In the course of the mission Basil meets Alan Turing, a man that led a group of mathematicians in discovering the key to the Nazi codes used in their transmission of orders. Turing and his group actually lived and worked on breaking codes during WWII. While the codes sought by Basil are not fact, the touch of adding Turing to the plot is a good one and helps validate the action.     

The almost blasé approach Hunter takes brings down the quality of the action described and I felt leaves the reader with a “hey what happened” feeling. If it is a book by Stephen Hunter I would pick up his next novel, but possibly return to awaiting others featuring the sniping format if Basil does not pick up the pace.

5/2021 Paul Lane

BASIL’S WAR by Stephen Hunter. Mysterious Press (May 4, 2021). ISBN: 978-1613162248. 288 pages.

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THE GIRL WHO DIED by Ragnar Jonasson

May 20, 2021

From the publisher:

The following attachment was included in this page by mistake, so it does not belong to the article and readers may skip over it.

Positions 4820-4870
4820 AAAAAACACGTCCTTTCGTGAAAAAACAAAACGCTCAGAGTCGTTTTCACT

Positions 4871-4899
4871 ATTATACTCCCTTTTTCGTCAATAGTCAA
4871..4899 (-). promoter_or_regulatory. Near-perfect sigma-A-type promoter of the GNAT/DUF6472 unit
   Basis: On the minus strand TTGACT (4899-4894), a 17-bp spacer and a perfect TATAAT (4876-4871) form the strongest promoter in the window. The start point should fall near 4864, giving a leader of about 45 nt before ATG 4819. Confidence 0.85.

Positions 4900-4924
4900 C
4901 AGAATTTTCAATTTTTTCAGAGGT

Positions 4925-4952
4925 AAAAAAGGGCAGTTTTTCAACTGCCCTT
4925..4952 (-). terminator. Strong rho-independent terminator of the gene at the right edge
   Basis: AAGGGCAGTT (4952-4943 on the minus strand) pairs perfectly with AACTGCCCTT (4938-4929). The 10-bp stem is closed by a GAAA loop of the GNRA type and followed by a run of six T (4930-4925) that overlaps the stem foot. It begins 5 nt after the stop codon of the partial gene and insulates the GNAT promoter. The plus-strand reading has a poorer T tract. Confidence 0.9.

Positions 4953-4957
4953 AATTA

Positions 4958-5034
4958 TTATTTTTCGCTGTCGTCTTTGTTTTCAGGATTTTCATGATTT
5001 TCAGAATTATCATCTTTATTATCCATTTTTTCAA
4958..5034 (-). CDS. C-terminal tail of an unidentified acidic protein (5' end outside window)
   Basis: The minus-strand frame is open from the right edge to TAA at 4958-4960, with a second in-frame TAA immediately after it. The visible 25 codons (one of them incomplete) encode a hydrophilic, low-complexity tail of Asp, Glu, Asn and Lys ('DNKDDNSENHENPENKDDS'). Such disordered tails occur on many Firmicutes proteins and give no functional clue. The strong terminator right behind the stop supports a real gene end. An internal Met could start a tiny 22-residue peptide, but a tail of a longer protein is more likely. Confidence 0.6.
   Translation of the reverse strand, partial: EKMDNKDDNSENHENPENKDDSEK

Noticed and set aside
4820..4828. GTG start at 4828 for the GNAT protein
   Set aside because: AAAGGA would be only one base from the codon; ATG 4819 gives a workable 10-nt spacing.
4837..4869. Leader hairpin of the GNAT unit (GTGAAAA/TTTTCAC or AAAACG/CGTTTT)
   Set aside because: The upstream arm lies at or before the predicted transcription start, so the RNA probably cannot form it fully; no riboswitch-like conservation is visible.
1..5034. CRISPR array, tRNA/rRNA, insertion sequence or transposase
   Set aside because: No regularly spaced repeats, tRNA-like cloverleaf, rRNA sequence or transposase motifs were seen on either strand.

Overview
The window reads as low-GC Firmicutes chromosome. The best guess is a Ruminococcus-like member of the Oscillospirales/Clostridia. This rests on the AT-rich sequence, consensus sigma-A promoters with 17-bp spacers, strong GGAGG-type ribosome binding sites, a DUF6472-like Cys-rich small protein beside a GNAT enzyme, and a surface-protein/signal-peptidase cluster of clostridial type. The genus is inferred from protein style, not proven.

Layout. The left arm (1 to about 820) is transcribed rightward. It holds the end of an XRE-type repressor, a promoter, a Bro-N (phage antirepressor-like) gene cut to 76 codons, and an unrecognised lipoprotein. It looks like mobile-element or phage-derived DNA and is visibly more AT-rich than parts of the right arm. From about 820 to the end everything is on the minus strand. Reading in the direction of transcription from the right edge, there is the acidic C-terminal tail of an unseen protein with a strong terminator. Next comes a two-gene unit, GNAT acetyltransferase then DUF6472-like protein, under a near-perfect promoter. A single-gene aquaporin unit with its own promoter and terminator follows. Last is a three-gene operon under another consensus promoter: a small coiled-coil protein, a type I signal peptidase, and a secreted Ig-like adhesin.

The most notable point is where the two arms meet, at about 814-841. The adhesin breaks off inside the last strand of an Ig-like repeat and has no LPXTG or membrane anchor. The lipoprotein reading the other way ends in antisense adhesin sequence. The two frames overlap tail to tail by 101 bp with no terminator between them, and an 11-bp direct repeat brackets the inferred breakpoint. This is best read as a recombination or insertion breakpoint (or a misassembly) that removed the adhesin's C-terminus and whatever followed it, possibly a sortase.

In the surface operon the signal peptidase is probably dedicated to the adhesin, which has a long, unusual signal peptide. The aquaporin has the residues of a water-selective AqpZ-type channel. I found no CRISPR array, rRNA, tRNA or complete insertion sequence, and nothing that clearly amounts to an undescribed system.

From Ragnar Jónasson, the award-winning author of the international bestselling Ari Thór series, The Girl Who Died is a standalone thriller about a young woman seeking a new start in a secluded village where a small community is desperate to protect its secrets.

Teacher Wanted At the Edge of the World

Una wants nothing more than to teach, but she has been unable to secure steady employment in Reykjavík. Her savings are depleted, her love life is nonexistent, and she cannot face another winter staring at the four walls of her shabby apartment. Celebrating Christmas and ringing in 1986 in the remote fishing hamlet of Skálar seems like a small price to pay for a chance to earn some teaching credentials and get her life back on track.

But Skálar isn’t just one of Iceland’s most isolated villages, it is home to just ten people. Una’s only students are two girls aged seven and nine. Teaching them only occupies so many hours in a day and the few adults she interacts with are civil but distant. She only seems to connect with Thór, a man she shares an attraction with but who is determined to keep her at arm’s length.

As darkness descends throughout the bleak winter, Una finds herself more often than not in her rented attic space―the site of a local legendary haunting―drinking her loneliness away. She is plagued by nightmares of a little girl in a white dress singing a lullaby. And when a sudden tragedy echoes an event long buried in Skálar’s past, the villagers become even more guarded, leaving a suspicious Una seeking to uncover a shocking truth that’s been kept secret for generations.